This delivers all mail to a file named Mailbox in the user's home directory by default. Another option that's somewhat more "Debian-like" is to install the procmail package and then use:

  exec env - PATH="/var/qmail/bin:$PATH" qmail-start '|preline procmail'

This will use procmail as the delivery agent and put new mail in /var/mail instead of in the user's home directory. I prefer to deliver mail into the user's home directory so that it's easier to manage user quotas, but your opinions may vary.

The /service/qmail-smtpd/run file should look like:

  exec /command/softlimit -m 2000000 \
      /usr/local/bin/tcpserver -v -R -u 106 -g 103 0 smtp \
      /var/qmail/bin/qmail-smtpd 2>&1

but with 106 replaced with whatever UID the qmailr user ended up with on your system and with 103 replaced by whatever GID the qmail group ended up with on your system.

Finally, both /service/qmail/log/run and /service/qmail-smtpd/log/run should look something like:

  exec /command/setuidgid qmaill /command/multilog t s1048576 /var/log/qmail

The last argument to multilog is the directory into which to log, and it can't be the same for both qmail and qmail-smtpd (of course). I use /var/log/qmail for qmail and /var/log/smtpd for qmail-smtpd. See for more information on multilog and how it works.

You may also want to monitor the qmail logs for any problems. I use my own multilog-watch program to do that.

Configuring qmail

If you've finished the above steps, your qmail system should now be up and running. Now, you need to configure it. All of qmail's configuration files live in /var/qmail/control. I'm not going to cover the configuration in detail, since there are other, better guides for that. I recommend reading the qmail web pages and the man pages in /var/qmail/man in detail; in particular, run:

  man -M /var/qmail/man qmail-control
  man -M /var/qmail/man qmail-send
  man -M /var/qmail/man qmail-smtpd

in addition to reading the web pages. There are a lot of possibilities here depending on what you want to do.

Replacing the system mailer

Actually replacing the system mail daemon requires a bit of fiddling, since you have to tell the Debian packaging system that you still have a mail transport agent or it will try to remove all sorts of useful programs, like all of your mail clients. The way to do this is with the package equivs. Install equivs with apt-get, and then read /usr/share/doc/equivs/README.Debian. The package comes with /usr/share/doc/equivs/mail-transport-agent.ctl, which is a great control file to use to create a dummy package for this purpose; I use it without any changes.

Follow the equivs instructions and then install the resulting .deb file with dpkg -i. This will also remove your existing Debian-installed mail system.

Now, you can make qmail the default for those programs on your system that send mail by typing:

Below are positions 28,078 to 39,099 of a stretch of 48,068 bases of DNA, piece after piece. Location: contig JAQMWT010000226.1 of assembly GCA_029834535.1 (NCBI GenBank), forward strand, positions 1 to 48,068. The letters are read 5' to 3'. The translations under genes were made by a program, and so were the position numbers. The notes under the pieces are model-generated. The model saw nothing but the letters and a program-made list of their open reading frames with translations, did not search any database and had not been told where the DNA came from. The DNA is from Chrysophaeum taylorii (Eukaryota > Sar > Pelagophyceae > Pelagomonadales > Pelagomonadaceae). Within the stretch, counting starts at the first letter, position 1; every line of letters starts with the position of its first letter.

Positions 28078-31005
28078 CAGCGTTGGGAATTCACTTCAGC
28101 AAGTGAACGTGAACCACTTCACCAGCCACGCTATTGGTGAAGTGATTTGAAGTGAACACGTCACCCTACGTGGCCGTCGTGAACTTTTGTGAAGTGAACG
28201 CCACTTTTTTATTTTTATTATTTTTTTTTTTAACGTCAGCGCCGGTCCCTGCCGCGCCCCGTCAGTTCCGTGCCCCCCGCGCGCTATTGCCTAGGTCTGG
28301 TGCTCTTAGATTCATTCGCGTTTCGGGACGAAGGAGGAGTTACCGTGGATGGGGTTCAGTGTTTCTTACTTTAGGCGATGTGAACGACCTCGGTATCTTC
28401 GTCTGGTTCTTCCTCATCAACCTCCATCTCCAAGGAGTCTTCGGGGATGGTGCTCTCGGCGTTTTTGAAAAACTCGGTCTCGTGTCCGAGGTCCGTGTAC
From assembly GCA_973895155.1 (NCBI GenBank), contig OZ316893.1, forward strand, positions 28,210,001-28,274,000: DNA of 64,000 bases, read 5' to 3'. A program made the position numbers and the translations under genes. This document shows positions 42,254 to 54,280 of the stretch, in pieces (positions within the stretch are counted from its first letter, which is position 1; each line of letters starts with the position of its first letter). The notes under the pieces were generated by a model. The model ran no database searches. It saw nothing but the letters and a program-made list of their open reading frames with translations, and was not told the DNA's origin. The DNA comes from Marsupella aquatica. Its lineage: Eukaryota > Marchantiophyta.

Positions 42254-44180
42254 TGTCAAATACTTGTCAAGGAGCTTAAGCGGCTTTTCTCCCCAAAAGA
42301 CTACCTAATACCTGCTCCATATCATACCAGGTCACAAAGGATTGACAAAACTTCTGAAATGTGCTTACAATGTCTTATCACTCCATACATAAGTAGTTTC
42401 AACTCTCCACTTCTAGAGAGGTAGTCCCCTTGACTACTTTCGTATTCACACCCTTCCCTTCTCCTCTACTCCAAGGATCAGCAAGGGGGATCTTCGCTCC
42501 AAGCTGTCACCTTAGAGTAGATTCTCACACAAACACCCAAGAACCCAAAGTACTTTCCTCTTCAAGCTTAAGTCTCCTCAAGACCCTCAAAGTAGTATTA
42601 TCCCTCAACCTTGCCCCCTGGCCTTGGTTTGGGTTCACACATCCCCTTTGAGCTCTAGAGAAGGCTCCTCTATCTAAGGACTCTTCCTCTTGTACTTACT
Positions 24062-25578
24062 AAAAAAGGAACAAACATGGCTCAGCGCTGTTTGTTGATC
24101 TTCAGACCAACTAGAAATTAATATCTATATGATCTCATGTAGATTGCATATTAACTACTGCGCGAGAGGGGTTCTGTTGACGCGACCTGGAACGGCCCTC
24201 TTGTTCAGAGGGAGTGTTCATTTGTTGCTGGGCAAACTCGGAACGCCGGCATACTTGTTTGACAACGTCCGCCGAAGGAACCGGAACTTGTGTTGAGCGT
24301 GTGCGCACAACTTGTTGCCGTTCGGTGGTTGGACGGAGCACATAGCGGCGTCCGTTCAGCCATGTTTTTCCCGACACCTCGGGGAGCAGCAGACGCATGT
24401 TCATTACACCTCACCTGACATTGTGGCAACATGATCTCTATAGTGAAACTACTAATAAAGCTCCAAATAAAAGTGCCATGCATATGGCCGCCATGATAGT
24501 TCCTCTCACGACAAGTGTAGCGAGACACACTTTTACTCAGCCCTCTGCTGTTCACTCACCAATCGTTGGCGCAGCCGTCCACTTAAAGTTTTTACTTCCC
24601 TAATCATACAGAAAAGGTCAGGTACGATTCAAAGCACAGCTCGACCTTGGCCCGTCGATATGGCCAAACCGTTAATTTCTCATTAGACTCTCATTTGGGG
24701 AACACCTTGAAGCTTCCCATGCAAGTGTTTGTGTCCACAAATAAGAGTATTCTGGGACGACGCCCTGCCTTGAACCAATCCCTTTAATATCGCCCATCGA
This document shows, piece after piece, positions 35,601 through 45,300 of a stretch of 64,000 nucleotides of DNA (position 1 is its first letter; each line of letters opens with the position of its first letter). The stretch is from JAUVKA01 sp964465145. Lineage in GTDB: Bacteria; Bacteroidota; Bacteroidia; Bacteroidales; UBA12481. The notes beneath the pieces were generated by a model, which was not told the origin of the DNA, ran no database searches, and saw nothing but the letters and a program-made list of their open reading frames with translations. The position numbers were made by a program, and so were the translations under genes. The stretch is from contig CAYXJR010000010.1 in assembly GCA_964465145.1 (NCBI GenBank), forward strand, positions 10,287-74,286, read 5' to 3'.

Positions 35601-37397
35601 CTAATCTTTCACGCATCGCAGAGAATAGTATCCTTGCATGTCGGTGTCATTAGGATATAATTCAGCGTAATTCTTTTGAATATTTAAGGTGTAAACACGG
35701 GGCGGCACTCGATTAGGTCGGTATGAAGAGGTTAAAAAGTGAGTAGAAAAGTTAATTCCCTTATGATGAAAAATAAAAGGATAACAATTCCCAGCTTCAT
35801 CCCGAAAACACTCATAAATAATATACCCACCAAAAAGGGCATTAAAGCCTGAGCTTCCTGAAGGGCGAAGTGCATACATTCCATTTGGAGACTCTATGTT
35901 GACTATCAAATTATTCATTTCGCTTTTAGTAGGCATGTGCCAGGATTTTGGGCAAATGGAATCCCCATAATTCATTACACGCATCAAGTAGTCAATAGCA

ln -s -f /var/qmail/bin/sendmail /usr/sbin/sendmail

as root. (You may also want to create a /usr/lib/sendmail link to /var/qmail/bin/sendmail if you use old software that has that sendmail path hard-coded.)

Accepting local relaying

One change that you may need to do depending on what software you're running is to allow relaying from the local system. By default, as long as you've not done something stupid like deleting /var/qmail/control/rctphosts, qmail only accepts mail for domains that you've listed and rejects all general relaying attempts. Some software, however, like Mailman, really wants to be able to connect to the local SMTP port and send mail out that way.

To support this, create a /var/qmail/tcpserver directory and in it put a file named tcprules with the following contents:,RELAYCLIENT=""

replacing with your local IP address. This sets the RELAYCLIENT environment variable only for connections from the local system or to the loopback interface, which tells qmail-smtpd to allow general relaying only from those connections.

Now, run:

  cd /var/qmail/tcpserver
  /usr/local/bin/tcprules tcprules.cdb tcprules.tmp < tcprules

to generate a static database from your rules file and modify /service/qmail-smtpd/run to look more like:

  exec /command/softlimit -m 2000000 \
      /usr/local/bin/tcpserver -v -R -u 106 -g 103 \
          -x /var/qmail/tcpserver/tcprules.cdb \
          0 smtp /var/qmail/bin/qmail-smtpd 2>&1

(again replacing 106 and 103 as appropriate). Basically, add the -x option to the tcpserver invocation to tell it to use that rules database for incoming connections.

Mail in user home directories

If you follow my configuration, you're now delivering mail into ~/Mailbox for each user rather than into /var/mail. This requires changing a few other things as well.

First, you need to make sure that the MAIL environment variable for all of your users is set to $HOME/Mailbox rather than its default value in /var/mail. To do this, modify /etc/login.defs and uncomment the MAIL_FILE line, changing its value to Mailbox. You'll also need to comment out the MAIL_DIR line.

Some logins don't go through login (particularly logins via ssh or Kerberos). For those, you'll need to modify the shell startup files in /etc/profile, /etc/csh.cshrc, and /etc/zsh/zshenv (or /etc/zshenv in older versions of Debian). In /etc/profile, add something like:

  export MAIL

In /etc/zsh/zshenv, add:

  export MAIL=$HOME/Mailbox

And in /etc/csh.cshrc, add:

  setenv MAIL $HOME/Mailbox

Users will also have to be careful about their procmail rules, since procmail's notion of the user's mail spool isn't configurable on a system-wide basis. Basically, all procmail users need to set ORGMAIL and DEFAULT to $HOME/Mailbox. Because of this, if you use procmail a lot, it's probably better to just use procmail as your delivery agent (as described above) and thereby use /var/mail as the spool directory.

Finally, if you run qpopper as your POP daemon, you can configure it to look in the right location by editing /etc/qpopper.conf and adding:

  set home-dir-mail = "Mailbox"

Note that there may be many other programs that expect user mail in /var/mail. They're all supposed to pay attention to the MAIL environment variable in preference to their default, but there are always some that don't do this.

Last spun 2013-07-01 from thread modified 2013-01-04